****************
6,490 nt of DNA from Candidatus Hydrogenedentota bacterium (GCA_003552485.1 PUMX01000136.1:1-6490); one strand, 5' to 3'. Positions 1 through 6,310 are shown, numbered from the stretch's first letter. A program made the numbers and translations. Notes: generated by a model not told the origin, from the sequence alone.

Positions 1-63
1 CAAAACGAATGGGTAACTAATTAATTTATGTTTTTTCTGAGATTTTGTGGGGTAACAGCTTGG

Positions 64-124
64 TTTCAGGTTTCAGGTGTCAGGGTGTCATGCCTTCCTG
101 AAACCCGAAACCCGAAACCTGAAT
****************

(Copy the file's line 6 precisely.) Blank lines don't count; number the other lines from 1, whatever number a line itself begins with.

101 AAACCCGAAACCCGAAACCTGAAT